Friday, October 17, 2014

Window on Eurasia: Zhirinovsky Calls for Ending Direct Election of Russian President

Paul Goble


            Staunton, October 17 – Vladimir Zhirinovsky, the frequently outrageous leader of the wildly misnamed Liberal Democratic Party of Russia who nonetheless often serves as a bellwether of Russian politics, says that Russia should dispense with direct elections for the Russian presidency because “the democratic costume is too tight for Russia.”


            In remarks to the Second Youth Legislative Forum at the Russian Academy of Economics and State Service, the LDPR leader said that there is no need for direct election of the Russian president. Instead, he can be chosen “with the help of electors from all the territories” just as the Moscow patriarch is (


            Zhirinovsky said he is “an opponent of anarchic democracy” and that the country needs to dispense with its democratic clothing which he said is “too tight” and don again “an imperial costume,” something that would involve “a change in the style of administration” because “in a democracy and a republic, it is impossible to ensure the carrying out of laws.”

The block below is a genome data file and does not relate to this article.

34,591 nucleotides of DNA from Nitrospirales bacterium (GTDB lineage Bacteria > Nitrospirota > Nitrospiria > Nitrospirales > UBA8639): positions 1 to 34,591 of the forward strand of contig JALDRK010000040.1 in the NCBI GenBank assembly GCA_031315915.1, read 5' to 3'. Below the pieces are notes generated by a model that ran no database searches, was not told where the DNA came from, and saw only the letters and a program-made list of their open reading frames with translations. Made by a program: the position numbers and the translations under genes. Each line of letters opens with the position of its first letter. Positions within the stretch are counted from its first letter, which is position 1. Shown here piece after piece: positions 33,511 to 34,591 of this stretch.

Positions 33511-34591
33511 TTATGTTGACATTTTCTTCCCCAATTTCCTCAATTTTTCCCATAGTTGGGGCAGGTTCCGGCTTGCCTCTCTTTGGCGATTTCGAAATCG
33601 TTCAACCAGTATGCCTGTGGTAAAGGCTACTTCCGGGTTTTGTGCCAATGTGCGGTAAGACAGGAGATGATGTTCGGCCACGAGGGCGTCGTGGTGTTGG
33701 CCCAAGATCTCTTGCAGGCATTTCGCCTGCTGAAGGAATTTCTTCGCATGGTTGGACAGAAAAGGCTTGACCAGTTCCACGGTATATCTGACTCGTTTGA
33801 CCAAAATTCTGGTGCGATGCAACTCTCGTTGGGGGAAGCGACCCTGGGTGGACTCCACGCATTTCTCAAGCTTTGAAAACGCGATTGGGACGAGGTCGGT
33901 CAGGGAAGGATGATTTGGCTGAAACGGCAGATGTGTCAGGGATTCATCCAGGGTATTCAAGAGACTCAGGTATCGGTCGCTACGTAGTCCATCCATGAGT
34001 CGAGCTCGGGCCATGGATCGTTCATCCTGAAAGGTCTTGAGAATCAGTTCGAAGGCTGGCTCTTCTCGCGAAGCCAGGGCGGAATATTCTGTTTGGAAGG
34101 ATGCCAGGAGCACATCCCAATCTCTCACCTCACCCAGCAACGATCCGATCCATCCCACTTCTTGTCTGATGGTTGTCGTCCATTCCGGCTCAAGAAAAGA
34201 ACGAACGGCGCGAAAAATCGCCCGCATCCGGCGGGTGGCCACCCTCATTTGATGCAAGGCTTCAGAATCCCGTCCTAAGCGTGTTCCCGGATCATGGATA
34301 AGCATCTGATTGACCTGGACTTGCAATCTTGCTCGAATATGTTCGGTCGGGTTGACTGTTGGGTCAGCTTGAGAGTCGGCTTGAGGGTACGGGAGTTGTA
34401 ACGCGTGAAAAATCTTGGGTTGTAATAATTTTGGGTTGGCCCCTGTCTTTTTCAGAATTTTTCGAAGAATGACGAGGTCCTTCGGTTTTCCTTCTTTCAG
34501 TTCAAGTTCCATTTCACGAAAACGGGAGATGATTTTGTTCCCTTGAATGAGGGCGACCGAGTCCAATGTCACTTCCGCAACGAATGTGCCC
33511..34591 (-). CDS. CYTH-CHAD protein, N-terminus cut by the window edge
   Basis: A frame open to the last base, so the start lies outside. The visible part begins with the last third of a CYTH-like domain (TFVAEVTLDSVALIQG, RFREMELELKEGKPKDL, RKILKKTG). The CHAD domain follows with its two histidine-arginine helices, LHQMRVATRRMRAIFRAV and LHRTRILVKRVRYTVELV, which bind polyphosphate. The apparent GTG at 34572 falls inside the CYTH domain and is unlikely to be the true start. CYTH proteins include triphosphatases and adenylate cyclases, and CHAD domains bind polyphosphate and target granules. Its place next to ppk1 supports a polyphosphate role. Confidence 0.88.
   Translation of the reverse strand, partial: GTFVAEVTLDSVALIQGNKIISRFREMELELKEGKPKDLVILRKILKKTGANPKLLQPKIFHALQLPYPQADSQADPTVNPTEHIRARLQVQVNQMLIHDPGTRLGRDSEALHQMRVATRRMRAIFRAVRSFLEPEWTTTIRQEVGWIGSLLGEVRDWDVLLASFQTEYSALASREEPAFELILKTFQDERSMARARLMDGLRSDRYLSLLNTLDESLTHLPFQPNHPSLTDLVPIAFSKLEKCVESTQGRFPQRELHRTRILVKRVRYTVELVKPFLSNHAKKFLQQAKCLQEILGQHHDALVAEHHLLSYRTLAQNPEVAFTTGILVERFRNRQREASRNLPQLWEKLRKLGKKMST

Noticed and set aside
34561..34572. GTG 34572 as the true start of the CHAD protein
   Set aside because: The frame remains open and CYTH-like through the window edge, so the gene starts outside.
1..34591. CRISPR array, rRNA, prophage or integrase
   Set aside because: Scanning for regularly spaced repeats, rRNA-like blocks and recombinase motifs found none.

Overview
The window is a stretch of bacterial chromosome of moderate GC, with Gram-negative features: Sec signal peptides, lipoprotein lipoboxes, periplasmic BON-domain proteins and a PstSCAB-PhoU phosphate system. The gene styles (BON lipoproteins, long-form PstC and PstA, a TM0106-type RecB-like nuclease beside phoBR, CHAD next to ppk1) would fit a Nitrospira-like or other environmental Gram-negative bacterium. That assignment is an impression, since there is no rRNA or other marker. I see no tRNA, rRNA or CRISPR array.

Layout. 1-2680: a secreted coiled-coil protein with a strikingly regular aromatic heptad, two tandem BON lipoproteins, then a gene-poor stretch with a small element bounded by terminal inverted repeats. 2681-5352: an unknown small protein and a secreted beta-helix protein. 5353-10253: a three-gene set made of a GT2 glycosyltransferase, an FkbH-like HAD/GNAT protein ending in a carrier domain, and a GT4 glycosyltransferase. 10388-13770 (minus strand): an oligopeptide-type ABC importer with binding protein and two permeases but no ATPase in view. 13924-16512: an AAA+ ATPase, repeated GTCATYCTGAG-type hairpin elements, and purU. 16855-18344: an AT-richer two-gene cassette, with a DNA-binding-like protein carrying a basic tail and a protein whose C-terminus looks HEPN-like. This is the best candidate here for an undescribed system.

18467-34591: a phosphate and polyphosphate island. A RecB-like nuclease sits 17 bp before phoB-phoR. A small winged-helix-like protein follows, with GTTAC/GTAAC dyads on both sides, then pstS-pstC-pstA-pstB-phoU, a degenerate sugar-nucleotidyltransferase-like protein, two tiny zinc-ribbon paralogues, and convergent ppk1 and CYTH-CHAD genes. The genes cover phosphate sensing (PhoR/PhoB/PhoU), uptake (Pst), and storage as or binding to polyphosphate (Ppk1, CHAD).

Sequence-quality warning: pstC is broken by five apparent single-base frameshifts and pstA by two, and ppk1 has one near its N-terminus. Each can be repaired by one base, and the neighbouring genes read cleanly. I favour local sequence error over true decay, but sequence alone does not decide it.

In reporting this latest outrage from the LDPR leader which is clearly part of a general effort to extend Vladimir Putin’s reign to the end of his life, Anatoly Baranov, the editor of the FORUM.MSK portal, says that Russia needs “a committee for the defense of the republic” because some like Zhirinovsky are drifting so far in the direction of monarchism.


            That trend, he suggested could “end with some kind of theocracy, when the chief of state will not only retain civil power for his lifetime but will be converted into ‘a living god.’”  And Baranov cites Boris Nemtsov’s recent report that Putin and his aides have been complaining about acts they view as an affront to his “highness.”


            Prosecutors, if they are interested in protecting the Russian constitution, should be looking into all this now lest they be surprised in the near future about how far the Kremlin has gone to prepare Russia for the restoration of an emperor, Baranov suggests.


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